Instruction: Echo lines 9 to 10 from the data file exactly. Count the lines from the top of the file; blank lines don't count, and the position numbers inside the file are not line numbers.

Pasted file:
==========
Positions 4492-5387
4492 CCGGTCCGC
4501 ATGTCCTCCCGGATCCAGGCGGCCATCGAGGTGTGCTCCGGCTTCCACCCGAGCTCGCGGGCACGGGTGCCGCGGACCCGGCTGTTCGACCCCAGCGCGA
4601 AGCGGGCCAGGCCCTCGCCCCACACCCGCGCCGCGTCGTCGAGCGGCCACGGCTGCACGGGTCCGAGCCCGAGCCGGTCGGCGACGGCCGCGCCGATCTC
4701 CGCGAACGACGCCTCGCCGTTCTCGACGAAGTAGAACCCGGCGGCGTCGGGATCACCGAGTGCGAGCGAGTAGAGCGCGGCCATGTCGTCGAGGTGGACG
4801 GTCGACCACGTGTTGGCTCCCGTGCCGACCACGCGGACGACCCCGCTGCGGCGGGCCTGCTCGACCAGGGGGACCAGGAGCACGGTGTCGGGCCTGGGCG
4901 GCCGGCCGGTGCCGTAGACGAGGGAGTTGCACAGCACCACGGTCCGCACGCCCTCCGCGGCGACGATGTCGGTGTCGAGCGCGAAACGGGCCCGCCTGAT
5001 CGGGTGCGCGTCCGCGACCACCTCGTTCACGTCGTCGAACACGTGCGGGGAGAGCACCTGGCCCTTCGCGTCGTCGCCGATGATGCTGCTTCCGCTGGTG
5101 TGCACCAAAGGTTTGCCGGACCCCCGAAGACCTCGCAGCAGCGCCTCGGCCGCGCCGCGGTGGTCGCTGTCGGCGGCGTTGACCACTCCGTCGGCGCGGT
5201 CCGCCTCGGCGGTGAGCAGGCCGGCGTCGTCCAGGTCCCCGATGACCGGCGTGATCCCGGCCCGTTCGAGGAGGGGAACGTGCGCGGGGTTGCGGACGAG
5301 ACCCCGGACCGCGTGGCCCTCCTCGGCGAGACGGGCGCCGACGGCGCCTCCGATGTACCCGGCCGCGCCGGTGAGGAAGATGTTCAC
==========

5101 TGCACCAAAGGTTTGCCGGACCCCCGAAGACCTCGCAGCAGCGCCTCGGCCGCGCCGCGGTGGTCGCTGTCGGCGGCGTTGACCACTCCGTCGGCGCGGT
5201 CCGCCTCGGCGGTGAGCAGGCCGGCGTCGTCCAGGTCCCCGATGACCGGCGTGATCCCGGCCCGTTCGAGGAGGGGAACGTGCGCGGGGTTGCGGACGAG